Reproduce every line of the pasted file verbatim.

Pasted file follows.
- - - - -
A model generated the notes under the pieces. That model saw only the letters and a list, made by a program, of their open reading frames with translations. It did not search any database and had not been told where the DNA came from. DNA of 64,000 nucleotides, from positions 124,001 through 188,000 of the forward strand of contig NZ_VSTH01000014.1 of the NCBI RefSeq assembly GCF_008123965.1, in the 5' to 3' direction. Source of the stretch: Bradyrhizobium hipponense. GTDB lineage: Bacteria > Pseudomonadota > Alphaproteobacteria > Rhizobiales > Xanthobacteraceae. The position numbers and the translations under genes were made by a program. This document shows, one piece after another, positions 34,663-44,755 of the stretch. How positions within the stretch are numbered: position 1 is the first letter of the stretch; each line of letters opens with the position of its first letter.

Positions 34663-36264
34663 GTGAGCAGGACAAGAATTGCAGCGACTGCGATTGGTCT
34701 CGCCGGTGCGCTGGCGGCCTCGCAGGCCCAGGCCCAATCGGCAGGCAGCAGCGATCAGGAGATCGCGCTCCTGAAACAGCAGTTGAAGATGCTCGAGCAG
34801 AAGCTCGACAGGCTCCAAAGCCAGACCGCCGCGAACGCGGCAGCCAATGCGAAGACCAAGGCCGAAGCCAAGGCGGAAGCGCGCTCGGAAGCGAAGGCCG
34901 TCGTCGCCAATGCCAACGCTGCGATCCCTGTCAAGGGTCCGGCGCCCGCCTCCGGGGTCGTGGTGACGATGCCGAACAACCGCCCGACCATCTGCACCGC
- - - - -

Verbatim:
A model generated the notes under the pieces. That model saw only the letters and a list, made by a program, of their open reading frames with translations. It did not search any database and had not been told where the DNA came from. DNA of 64,000 nucleotides, from positions 124,001 through 188,000 of the forward strand of contig NZ_VSTH01000014.1 of the NCBI RefSeq assembly GCF_008123965.1, in the 5' to 3' direction. Source of the stretch: Bradyrhizobium hipponense. GTDB lineage: Bacteria > Pseudomonadota > Alphaproteobacteria > Rhizobiales > Xanthobacteraceae. The position numbers and the translations under genes were made by a program. This document shows, one piece after another, positions 34,663-44,755 of the stretch. How positions within the stretch are numbered: position 1 is the first letter of the stretch; each line of letters opens with the position of its first letter.

Positions 34663-36264
34663 GTGAGCAGGACAAGAATTGCAGCGACTGCGATTGGTCT
34701 CGCCGGTGCGCTGGCGGCCTCGCAGGCCCAGGCCCAATCGGCAGGCAGCAGCGATCAGGAGATCGCGCTCCTGAAACAGCAGTTGAAGATGCTCGAGCAG
34801 AAGCTCGACAGGCTCCAAAGCCAGACCGCCGCGAACGCGGCAGCCAATGCGAAGACCAAGGCCGAAGCCAAGGCGGAAGCGCGCTCGGAAGCGAAGGCCG
34901 TCGTCGCCAATGCCAACGCTGCGATCCCTGTCAAGGGTCCGGCGCCCGCCTCCGGGGTCGTGGTGACGATGCCGAACAACCGCCCGACCATCTGCACCGC